This was no easy task. Arlington Cemetery is large and confusing. Out in the heart of the cemetery, nothing but graves and paths surround you, with the irregular tree doing little to break up the disorienting pattern of perfectly aligned rows of white tombstones. The rain was picking up, and we were getting cold. My rain-soaked map of the cemetery, with a circle around the area a guide had avowed was the final resting place I sought, seemed a poor reference to the seemingly endless plots laid out before us. Yet after what seemed an interminable search, we began to get our bearings. We were heading down the hill, and east, and the ground began to flatten out. Beyond the graves before us lay acres of untouched land. Thick shrubs rose up beyond the empty plain, where a singular bulldozer rested on the horizon like an ominous warning. Here the ground was soft and muddy. Unlike the other parts of the cemetery, the land here was low, closer to the river, more swamp-like than the solid rolling greens we experienced up on the hill. Our sneakers sank into the ground as murky water crept into our socks. Still we trudged on, scanning the crosses for the words “Operation Iraqi Freedom” that would tell us that these were the men we were looking for.
Finally, almost at the very end of the cemetery, we found them. Here in the fresh, soft earth were our fellow citizens killed in Iraq, many younger then myself. The sight of their graves hit me like a kick in the stomach. Tears welled up in my eyes as I meditated on the tragedy of this war, the loss of these young men, their lives cut off short by a conflict I dread, sent to there deaths on a package of lies. As my thoughts turned to politics, a hot feeling of indignation rose up in my throat. Here lay these honorable men, these American heroes, at the shameful edge of swampiest part of the cemetery. There position seemed like a metaphor for the whole conflict: hidden down in a dark corner of our national consciousness, buried by a soft, empty field that waits ready to accept many more dead without too much of a hassle.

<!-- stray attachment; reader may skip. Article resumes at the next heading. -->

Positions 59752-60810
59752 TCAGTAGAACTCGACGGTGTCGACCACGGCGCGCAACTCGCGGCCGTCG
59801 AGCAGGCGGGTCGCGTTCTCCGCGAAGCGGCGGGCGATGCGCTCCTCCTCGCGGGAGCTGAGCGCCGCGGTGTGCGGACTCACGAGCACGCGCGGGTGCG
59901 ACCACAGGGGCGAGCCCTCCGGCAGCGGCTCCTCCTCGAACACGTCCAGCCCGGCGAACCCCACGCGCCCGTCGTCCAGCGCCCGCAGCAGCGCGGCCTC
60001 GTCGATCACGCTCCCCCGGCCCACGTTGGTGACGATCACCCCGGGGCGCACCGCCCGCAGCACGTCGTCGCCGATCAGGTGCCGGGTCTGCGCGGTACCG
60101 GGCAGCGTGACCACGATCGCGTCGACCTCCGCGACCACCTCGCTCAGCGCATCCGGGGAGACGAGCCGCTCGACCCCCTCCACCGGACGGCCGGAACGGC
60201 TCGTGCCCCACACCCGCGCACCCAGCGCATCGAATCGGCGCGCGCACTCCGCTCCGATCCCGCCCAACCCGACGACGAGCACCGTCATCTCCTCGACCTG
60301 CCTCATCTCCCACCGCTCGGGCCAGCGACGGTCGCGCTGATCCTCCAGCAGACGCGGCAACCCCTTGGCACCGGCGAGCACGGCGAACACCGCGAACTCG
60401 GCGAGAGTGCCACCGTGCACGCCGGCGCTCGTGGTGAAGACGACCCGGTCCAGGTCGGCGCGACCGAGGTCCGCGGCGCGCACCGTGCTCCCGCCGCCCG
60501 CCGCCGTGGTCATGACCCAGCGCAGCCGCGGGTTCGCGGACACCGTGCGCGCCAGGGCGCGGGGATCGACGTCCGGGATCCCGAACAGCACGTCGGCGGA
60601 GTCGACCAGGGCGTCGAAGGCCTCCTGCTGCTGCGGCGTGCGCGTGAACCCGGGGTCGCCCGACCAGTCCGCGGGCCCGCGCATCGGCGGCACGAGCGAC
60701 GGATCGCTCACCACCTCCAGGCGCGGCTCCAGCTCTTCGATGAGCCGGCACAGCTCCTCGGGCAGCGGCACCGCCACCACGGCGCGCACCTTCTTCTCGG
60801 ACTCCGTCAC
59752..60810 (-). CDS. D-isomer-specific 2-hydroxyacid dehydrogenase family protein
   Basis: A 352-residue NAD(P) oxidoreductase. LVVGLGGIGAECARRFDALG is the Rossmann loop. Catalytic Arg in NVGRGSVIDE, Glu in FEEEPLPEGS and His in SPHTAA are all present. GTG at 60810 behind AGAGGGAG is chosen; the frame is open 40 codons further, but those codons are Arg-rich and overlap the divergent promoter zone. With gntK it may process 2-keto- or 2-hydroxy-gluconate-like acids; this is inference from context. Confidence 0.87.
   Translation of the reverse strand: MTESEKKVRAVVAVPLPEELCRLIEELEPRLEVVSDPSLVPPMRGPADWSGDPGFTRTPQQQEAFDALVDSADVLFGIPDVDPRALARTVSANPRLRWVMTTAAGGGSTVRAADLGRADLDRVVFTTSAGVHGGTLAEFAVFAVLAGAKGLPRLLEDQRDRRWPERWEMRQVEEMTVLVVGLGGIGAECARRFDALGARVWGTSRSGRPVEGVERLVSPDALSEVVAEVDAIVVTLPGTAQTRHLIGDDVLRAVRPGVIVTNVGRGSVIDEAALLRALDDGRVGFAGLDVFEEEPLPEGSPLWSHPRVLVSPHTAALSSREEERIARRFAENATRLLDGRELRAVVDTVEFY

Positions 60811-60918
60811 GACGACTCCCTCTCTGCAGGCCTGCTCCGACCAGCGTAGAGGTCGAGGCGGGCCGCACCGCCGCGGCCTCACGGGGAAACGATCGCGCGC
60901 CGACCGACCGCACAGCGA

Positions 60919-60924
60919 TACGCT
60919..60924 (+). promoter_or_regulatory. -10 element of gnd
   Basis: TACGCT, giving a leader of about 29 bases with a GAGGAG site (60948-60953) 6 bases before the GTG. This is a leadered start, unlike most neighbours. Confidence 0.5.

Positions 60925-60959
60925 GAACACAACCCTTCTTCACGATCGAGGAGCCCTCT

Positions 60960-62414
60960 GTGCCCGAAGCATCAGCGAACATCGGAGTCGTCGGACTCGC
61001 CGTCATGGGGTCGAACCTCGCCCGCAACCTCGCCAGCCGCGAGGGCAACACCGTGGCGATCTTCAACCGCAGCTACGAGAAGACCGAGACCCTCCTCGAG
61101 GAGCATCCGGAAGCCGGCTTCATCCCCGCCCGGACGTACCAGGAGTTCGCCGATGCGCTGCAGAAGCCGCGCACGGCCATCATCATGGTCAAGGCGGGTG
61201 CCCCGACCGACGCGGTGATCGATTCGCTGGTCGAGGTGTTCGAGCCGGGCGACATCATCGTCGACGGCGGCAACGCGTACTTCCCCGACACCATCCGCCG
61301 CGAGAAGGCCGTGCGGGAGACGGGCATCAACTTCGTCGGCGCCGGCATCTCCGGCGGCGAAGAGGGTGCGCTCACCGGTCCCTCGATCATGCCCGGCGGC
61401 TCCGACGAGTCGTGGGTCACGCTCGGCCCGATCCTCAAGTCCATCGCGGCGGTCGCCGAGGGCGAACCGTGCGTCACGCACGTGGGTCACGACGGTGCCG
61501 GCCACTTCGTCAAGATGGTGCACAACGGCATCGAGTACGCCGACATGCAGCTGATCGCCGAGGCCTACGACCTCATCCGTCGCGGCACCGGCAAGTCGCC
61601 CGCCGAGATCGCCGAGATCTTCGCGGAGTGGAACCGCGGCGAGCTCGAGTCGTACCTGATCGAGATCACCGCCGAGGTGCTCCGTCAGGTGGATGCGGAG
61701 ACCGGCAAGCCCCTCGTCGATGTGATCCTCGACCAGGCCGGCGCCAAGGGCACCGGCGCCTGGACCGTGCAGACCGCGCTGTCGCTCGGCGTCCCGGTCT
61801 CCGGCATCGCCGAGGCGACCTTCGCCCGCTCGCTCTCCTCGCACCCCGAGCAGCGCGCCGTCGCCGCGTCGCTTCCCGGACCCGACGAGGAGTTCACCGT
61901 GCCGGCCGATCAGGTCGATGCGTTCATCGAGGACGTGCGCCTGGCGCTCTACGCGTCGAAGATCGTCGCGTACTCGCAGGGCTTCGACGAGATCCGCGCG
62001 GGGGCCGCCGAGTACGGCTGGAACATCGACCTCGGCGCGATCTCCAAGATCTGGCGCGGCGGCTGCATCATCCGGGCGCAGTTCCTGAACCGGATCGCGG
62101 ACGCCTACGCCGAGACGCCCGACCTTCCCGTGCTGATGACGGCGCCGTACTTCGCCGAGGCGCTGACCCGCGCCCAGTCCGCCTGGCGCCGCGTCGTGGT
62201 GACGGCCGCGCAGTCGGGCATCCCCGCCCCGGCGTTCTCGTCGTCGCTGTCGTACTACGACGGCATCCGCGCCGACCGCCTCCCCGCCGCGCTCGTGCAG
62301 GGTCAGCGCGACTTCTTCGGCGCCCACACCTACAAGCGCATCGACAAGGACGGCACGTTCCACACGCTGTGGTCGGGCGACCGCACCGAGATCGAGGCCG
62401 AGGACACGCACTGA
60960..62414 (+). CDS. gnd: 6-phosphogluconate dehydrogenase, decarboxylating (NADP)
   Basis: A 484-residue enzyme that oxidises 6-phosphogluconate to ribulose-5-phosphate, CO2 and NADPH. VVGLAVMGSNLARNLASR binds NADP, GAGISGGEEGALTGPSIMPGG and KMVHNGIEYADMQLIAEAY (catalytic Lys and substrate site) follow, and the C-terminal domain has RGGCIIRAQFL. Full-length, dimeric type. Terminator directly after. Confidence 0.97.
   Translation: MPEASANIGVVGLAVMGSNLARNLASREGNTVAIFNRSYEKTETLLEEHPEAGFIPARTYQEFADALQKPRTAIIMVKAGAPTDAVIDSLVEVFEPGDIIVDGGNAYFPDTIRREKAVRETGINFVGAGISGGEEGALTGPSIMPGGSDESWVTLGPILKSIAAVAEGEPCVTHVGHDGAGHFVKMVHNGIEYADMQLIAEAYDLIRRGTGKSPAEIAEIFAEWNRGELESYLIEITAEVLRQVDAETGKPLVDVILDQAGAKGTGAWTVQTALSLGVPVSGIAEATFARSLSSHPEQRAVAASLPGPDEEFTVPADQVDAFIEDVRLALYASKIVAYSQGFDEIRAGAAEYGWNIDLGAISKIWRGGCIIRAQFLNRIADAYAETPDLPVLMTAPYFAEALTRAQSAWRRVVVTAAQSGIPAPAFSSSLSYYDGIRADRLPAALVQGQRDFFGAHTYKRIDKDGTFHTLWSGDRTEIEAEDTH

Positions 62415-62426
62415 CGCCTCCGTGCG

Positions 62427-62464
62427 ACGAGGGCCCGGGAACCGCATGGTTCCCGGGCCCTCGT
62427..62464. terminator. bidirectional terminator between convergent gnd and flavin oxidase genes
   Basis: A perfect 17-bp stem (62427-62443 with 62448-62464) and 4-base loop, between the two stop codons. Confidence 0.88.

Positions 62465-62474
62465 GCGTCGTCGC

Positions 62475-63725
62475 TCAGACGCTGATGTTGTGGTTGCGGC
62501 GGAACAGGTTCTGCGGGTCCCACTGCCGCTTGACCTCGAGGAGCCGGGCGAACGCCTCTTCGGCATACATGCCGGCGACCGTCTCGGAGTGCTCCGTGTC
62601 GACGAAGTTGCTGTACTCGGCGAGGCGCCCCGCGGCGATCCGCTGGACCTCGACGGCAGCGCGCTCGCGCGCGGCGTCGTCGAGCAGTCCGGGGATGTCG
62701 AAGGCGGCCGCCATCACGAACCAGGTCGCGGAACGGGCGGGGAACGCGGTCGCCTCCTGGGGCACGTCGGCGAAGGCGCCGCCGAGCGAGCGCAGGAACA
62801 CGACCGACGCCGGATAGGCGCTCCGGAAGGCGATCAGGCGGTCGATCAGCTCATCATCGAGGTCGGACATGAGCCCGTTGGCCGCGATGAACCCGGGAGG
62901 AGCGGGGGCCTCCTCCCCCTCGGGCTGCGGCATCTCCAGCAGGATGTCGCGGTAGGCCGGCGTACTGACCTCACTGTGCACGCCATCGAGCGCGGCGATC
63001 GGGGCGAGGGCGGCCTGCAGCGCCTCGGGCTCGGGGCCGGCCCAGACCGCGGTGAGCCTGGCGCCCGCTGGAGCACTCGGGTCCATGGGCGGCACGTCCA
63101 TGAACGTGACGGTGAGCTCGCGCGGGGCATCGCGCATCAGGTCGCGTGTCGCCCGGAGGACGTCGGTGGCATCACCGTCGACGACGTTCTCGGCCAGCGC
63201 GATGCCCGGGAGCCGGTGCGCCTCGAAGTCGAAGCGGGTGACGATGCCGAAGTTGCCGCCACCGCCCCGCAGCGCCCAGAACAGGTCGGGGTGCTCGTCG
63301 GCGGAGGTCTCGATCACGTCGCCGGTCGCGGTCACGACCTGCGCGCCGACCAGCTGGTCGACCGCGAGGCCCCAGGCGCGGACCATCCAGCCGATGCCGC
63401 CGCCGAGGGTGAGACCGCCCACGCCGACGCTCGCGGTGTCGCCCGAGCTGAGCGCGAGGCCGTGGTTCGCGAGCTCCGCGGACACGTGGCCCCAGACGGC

As we wandered through the graves, we came across a Jewish star, the sign of a fellow Jew killed in this Iraq War. Almost instinctively, I gathered my friends around the grave, and then softly, tasting rain mixed with tears, began the Mourner’s Kaddish. Yitgadal V’Yitkadash Shmei Rabah… We completed the prayer, and after a few final moments in silence, we left.
Though the Jewish Day of Remembrance ended today at sundown, it is never too late to take a moment to commemorate the lives of the soldiers and innocent people that have died in the Iraq War. We’re all busy people, and our lives don’t often afford us a lot of time to stand and commemorate the lost lives of those we should mourn. I hope that in some small way, this story will inspire you to take a moment to stand up and remember.